This project is aligned with the National Seaweed Industry Blueprint. There is an opportunity for rapid expansion of the industry to produce high-value products for domestic and export markets spanning animal feed, fertiliser, pharmaceuticals and nutraceuticals, and to make significant progress on mitigating Australia’s carbon emissions.
One of the major bottlenecks for the development of a seaweed industry in Australia is access to inoculum or seedstock for scaling up of mass cultivation. The need for a seedbank or hatchery with continual improvement of family lines or cultivars and development of disease-free seed stock have been identified as priorities by the industry.
Various hatchery techniques can be implemented to meet the growing demand for high-quality and high-throughput seedstock for land-based and at-sea cultivation systems. These include sporulation, micropropagation and vegetative propagation. Additionally, breeding techniques can be implemented for genetically improved strains through sporulation, ensuring better quality inoculum and enhancing biomass yield, while reducing costs associated with sourcing, transportation and processing of seedstock.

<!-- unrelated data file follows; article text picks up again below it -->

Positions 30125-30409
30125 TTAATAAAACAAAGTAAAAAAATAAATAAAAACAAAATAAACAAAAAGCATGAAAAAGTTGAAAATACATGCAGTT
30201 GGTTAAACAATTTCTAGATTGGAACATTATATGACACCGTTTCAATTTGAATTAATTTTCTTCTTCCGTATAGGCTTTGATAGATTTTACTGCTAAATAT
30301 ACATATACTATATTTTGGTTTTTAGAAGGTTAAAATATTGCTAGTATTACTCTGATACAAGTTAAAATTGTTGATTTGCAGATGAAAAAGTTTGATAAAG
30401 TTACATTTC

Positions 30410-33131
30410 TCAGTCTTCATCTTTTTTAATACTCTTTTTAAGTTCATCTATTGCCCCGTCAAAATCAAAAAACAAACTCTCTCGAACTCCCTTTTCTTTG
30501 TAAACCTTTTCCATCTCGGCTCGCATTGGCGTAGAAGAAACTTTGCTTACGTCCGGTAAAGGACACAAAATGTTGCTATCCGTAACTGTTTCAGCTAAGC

This project has set up a hatchery for commercially important seaweed taxa such as Asparagopsis, Ecklonia, Ulva, Gracillaria and others. The hatchery is developing region-specific genetic lines of seedstock to benefit seaweed farmers operating in different bioregions.
- Collection of biological material (spores, sorus, vegetative fragments, etc.) from various bioregions for select seaweed taxa
- Developing hatchery technology that includes techniques such as tissue culture, vegetative propagation, sporulation and settlement, protoplast technology and others
- Evaluating seaweed propagules on at-sea and land-based leases of industry collaborators
- Technology transfer to industry collaborators for commercialisation.